The probability distributions of these random variables can now be used for statistical testing against true distributions. But again I am confused here, do these true distributions exist ? When one speaks of probability distributions of random variables is he talking about distributions calculate through $N$ trials or even before the experiment is done, that is, while defining probability space at the very beginning do we have a true theoretical probability distribution.

Now comes the question of Independent and Identically distributed random variables. The above random variables ($Y_{i}$) can be assumed as independent (debatable) but I cannot see how random variables here can be identically distributed. They dont even have the same range, Pages can take value from 0-3000 (let's say) , authors can never have such high numbers. So how can we ever assume that random variables are identically distributed ?

Speaking of Central Limit Theorem, it asks us to sum independent and identically distributed random variables but how can we add two different things, to me it seems like adding apples to oranges, No. of pages + Price of the book, doesn't make any sense ? Or are they asking us to add the elements of a single Random Variable($y_{i1}+y{i2}+y_{i3}+y_{i4}+\cdots+ y_{iN}$) but this still feels inconsistent to the definition of CLT which talks about sum of Independent and Identically Distributed Random variables.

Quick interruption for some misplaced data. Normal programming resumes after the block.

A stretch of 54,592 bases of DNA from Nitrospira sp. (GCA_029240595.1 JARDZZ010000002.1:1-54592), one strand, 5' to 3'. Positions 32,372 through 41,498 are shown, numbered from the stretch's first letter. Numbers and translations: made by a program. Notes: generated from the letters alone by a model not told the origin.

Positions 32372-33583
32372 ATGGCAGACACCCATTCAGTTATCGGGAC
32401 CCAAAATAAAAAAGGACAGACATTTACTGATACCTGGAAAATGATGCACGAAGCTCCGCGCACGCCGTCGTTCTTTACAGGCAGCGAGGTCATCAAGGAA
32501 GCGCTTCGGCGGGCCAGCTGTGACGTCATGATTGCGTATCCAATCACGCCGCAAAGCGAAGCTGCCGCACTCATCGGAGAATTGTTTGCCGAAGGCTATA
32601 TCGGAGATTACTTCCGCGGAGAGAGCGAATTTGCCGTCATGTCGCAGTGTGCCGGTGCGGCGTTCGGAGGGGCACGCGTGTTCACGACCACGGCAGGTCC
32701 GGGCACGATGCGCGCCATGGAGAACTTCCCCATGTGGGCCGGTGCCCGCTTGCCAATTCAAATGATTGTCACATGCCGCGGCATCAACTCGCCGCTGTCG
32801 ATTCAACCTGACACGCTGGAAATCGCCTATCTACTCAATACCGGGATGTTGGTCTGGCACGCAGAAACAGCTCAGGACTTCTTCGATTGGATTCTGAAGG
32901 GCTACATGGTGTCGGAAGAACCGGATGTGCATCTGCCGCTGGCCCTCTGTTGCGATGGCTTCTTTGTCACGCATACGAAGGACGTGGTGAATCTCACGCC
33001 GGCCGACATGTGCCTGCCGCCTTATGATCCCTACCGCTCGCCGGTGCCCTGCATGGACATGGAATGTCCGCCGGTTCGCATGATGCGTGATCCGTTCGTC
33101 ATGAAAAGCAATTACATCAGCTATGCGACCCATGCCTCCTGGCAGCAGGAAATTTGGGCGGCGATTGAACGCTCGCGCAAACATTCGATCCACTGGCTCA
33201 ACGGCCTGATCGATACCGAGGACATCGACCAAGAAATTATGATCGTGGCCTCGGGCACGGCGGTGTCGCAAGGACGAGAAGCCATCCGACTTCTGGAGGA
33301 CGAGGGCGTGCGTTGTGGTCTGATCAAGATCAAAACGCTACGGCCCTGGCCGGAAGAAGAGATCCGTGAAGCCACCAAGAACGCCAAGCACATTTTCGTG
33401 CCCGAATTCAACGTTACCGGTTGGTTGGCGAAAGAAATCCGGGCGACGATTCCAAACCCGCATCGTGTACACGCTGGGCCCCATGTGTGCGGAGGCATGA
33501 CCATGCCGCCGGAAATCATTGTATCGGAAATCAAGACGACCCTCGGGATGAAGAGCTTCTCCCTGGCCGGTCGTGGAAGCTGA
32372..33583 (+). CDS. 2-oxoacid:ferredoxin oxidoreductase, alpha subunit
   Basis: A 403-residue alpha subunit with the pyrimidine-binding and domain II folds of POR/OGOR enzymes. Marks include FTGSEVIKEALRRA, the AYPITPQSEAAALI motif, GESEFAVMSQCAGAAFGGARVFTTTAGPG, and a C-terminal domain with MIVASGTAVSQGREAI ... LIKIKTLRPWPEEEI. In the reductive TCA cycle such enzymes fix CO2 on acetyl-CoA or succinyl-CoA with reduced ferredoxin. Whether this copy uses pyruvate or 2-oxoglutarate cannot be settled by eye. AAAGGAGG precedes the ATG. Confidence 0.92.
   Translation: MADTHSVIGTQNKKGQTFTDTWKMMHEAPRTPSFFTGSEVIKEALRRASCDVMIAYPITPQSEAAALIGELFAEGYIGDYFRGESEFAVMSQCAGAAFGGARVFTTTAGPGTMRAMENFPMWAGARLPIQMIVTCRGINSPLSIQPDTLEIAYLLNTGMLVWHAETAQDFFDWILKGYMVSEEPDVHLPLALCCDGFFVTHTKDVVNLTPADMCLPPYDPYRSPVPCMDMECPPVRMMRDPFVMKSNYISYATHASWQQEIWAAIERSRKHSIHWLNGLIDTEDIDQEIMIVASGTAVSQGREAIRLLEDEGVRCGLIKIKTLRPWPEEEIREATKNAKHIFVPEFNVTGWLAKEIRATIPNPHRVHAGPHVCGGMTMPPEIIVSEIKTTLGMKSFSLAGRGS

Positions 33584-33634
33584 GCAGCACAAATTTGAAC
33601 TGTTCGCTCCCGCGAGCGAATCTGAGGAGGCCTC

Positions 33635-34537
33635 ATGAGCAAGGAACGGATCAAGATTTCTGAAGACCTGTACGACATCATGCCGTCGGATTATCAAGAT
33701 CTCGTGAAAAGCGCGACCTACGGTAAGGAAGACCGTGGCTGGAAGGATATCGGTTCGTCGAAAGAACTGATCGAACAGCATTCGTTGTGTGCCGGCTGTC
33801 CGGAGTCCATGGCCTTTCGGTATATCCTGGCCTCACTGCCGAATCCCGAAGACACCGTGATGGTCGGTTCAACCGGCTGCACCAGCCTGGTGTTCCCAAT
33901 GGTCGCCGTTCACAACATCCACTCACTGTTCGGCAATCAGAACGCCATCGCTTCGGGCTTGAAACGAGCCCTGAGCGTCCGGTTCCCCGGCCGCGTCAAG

One major reasons these doubts stem is because many books use some terms interchangeably like Random variables as a function from sample space to real space and Instances of Random Variables are both termed as Random variables, some never differentiate Probability Space from Real Space, events from random variables etc. Also the conventional dice throw and coin toss examples are way too simple and I feel do a pretty bad job of explaining these concepts and extrapolating them to real world examples. I would really appreciate if someone could make these concepts clearer to me using the example that I used above.

Using your example, you have four random variables $Y_1,Y_2,Y_3,Y_4$ (for number of pages, price, etc.). The variables are obviously not independent and not identically distributed, what you already noticed. Taking as example number of pages, this variable is defined in terms of probability distribution that describes probabilities of observing any possible number of pages in any possible book. The distribution is a function that maps number of pages to probability of observing book with such number of pages in your experiment. Drawing more samples form the distributions (more trials) does not change a thing about those random variables, you don't need "new definitions". In your example you observed $N$ draws from each of the four random variables. You ended up with observing $N\times 4$ random variables, e.g. $Y_{11}$ in your example is number of pages of the book observed on the first day etc. The $Y_{11}, Y_{21}, \dots, Y_{N1}$ random variables are independent and identically distributed. The $Y_{i1}$ is a random variable because you observed a random book on the $i$-th day, while the observed outcome $y_{i1}$ is not random, it is a known value. We use the observed outcomes to learn something about the unknown and unobservable random variables, this is where we use statistics. I can't see any difference between $Y_1$ and $X_1$ in your description, unless you use $X_1$ to denote any possible book, and $Y_1$ to denote some subset of $X_1$.